Spider-Man Rating

Rating: ★★★★★


I don’t remember when Reed Richards went wacky-in-the-wicky-woo, but he did. And because he was nuttier than a squirrel in a peanut factory, he was banished to the Negative Zone. But Creepy Reed Richards has a plan, a plan that involves escaping from the Negative Zone, and forming a group of somebodies who will fight the future.

If I’m not mistaken, I think we are seeing the introduction of the Ultimate Universe’s FF – especially when the disciples of Richards are wearing white suits with black dots on them.

I will admit I’m intrigued by this hook, and I have half a mind to see where it leads, but something about this set-up/reveal has me worried that if Reed can actually fix everything, those that are worried about a mixed-race Spider-Man will have their screaming fits resolved in a year or so.

I like how Jonathan Hickman writes a half-mad Reed Richards, and from the very first close up of his face, Salvador Larroca let’s the reader know that the mind of Dr. Richards is a scary place.

This segment is solid, has a hook that is a draw, but like many others who complain about the Ultimate Marvel U – it feels like a rehash of what we’ve seen before.

Reed Richards Rating

Rating: ★★★☆☆


Remember Valerie Cooper? Me neither, and Nick Spencer does nothing with his portion of the book that makes me want to know more. Sure there’s a Captain America hook that might get some people wondering who the person on death’s door is, but when the entire five pages of story are two women sitting around chit-chatting, it leaves the reader colder than the pistachio ice-cream Valerie eats while conversing.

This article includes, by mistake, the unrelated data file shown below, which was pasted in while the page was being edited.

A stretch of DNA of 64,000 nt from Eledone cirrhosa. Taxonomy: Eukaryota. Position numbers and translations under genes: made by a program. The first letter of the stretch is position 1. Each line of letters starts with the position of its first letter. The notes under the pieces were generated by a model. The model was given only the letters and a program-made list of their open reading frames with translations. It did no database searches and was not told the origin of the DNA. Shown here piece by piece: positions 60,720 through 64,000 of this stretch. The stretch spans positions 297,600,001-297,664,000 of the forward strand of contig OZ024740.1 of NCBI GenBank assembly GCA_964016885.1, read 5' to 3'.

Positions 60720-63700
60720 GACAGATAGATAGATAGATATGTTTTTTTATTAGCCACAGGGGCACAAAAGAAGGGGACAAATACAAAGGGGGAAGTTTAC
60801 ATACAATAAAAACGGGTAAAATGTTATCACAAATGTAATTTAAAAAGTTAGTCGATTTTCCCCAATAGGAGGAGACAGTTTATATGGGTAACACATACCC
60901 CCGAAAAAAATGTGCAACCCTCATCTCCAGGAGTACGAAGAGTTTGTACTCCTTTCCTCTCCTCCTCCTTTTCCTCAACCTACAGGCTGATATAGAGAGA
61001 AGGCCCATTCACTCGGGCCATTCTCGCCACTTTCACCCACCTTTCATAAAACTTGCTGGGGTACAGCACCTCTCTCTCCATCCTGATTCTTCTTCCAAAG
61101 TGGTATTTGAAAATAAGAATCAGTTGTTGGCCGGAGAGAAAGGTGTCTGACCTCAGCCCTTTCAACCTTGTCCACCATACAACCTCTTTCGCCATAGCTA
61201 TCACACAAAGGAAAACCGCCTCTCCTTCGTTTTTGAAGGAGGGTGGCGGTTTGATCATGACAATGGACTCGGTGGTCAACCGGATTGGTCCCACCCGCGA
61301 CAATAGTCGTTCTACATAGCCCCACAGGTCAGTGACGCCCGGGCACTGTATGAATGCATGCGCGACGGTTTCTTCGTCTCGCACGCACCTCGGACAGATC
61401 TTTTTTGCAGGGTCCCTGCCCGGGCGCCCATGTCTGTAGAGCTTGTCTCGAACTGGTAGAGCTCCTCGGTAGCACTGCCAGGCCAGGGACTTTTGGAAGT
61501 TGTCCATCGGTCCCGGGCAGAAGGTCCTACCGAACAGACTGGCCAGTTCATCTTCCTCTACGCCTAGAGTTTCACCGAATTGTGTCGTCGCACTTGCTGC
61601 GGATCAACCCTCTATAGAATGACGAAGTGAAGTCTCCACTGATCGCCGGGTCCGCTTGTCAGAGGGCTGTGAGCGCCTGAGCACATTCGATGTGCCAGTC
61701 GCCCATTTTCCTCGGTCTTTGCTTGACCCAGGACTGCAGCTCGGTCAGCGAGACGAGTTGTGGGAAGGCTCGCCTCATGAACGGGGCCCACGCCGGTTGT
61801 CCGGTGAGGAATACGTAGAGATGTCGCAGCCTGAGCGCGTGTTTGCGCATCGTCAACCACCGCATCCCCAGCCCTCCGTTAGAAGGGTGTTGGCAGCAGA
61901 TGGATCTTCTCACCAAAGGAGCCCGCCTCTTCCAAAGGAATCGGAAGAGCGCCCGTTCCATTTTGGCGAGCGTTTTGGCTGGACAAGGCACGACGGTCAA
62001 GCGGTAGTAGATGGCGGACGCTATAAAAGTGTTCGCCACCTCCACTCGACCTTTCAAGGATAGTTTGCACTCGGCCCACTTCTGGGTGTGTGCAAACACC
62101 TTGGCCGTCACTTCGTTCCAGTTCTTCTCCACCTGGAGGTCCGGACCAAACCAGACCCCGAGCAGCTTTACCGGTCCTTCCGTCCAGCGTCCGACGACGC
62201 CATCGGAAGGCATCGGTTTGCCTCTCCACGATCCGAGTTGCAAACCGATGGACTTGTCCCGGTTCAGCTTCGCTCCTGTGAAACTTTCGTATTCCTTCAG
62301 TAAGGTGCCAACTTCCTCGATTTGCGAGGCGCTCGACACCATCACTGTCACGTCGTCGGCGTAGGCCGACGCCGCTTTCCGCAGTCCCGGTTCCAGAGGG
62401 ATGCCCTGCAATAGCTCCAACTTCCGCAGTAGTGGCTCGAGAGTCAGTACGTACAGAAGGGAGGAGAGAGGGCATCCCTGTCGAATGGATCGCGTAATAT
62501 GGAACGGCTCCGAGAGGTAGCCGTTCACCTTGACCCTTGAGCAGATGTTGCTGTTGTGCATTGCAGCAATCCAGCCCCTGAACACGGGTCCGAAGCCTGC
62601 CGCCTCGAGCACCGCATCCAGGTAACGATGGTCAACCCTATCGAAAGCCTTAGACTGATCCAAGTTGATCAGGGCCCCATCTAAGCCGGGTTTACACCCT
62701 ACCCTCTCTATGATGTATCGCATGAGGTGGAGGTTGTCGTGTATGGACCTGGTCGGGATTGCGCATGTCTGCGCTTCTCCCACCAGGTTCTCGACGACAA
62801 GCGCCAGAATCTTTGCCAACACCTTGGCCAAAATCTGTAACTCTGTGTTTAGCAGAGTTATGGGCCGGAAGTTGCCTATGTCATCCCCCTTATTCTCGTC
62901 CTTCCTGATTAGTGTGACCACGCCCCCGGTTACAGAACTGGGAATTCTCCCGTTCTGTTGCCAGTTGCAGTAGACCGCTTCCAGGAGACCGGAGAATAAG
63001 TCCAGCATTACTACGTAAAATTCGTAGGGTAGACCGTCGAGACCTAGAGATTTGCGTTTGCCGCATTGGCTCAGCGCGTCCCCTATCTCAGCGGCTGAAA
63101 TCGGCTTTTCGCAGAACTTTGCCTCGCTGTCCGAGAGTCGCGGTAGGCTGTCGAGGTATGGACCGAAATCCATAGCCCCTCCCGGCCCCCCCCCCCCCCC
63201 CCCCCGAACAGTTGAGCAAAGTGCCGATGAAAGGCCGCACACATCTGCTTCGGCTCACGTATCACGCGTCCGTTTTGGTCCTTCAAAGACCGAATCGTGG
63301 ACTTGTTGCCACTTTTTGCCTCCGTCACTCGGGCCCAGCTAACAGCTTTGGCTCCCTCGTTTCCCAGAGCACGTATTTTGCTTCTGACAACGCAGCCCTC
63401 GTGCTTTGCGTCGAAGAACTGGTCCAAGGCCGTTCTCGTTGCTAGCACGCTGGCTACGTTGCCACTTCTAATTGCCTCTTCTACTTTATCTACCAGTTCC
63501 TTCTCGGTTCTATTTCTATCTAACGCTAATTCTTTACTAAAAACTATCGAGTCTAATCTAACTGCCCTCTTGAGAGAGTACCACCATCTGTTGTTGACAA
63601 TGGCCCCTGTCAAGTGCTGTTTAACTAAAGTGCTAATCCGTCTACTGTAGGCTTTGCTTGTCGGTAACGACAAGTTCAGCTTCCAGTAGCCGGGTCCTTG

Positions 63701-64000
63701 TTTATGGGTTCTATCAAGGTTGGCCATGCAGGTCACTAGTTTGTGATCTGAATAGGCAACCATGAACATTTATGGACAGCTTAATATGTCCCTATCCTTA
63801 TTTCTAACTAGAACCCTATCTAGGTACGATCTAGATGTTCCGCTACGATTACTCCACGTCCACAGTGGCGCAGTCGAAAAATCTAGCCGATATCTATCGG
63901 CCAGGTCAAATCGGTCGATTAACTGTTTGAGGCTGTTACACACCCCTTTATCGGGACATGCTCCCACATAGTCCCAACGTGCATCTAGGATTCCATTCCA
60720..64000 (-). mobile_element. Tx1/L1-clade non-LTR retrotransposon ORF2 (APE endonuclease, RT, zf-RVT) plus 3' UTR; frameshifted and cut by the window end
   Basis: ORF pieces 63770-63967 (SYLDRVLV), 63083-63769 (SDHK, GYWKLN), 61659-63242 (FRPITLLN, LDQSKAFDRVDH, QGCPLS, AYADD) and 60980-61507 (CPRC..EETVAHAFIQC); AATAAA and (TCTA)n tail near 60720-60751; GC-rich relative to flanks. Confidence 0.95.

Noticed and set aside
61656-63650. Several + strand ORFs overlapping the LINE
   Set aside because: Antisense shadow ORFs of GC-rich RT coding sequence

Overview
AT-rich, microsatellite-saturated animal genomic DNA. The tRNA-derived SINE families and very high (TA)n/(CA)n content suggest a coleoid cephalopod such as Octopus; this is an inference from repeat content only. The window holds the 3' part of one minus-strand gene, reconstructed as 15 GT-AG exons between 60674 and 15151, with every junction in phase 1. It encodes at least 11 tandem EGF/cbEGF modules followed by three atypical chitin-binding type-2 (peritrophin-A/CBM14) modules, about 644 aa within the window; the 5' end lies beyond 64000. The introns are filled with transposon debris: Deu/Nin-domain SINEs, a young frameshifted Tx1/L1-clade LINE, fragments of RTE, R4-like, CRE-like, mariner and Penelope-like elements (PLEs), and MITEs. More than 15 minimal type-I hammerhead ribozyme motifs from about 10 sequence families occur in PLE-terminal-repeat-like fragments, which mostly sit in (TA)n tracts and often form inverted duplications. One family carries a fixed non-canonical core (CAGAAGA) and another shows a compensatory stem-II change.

Nick Spencer is a talented writer, but I get the feeling he’s got a bad case of the J. J. Abrams – lots of set up but no real answers.

I wish I could say I like the art, but there is probably a good reason this story found its way to the end of the book instead of the beginning.

Valerie Cooper Rating

Rating: ★☆☆☆☆


Sadly, Ultimate Fallout isn’t a single issue focusing on the one character everyone is super excited about. Instead the issue reads like a coming attractions, which quickly becomes annoying – especially when the art and writing differ so much from section to section. Had this been a one dollar issue, I would have been happier with the results, but when readers are being teased and asked to pay $3.99, it seems a bit much. If you want to get in on the ground floor with all this Miles Morales stuff, I say pick up Ultimate Fallout #4, otherwise, I think you’re going to be disappointed.

On A Side Note: Does it make sense to polybag the issue after every media outlet has reported what goes on inside? Especially when the big reveal panel was authorized to everyone and his brother to put up on their website, blog, and television news channel?

Overall Rating: ★★★☆☆


About Author

Stephen Schleicher began his career writing for the Digital Media Online community of sites, including Digital Producer and Creative Mac covering all aspects of the digital content creation industry. He then moved on to consumer technology, and began the Coolness Roundup podcast. A writing fool, Stephen has freelanced for Sci-Fi Channel's Technology Blog, and Gizmodo. Still longing for the good ol' days, Stephen launched Major Spoilers in July 2006, because he is a glutton for punishment. You can follow him on Twitter @MajorSpoilers and tell him your darkest secrets...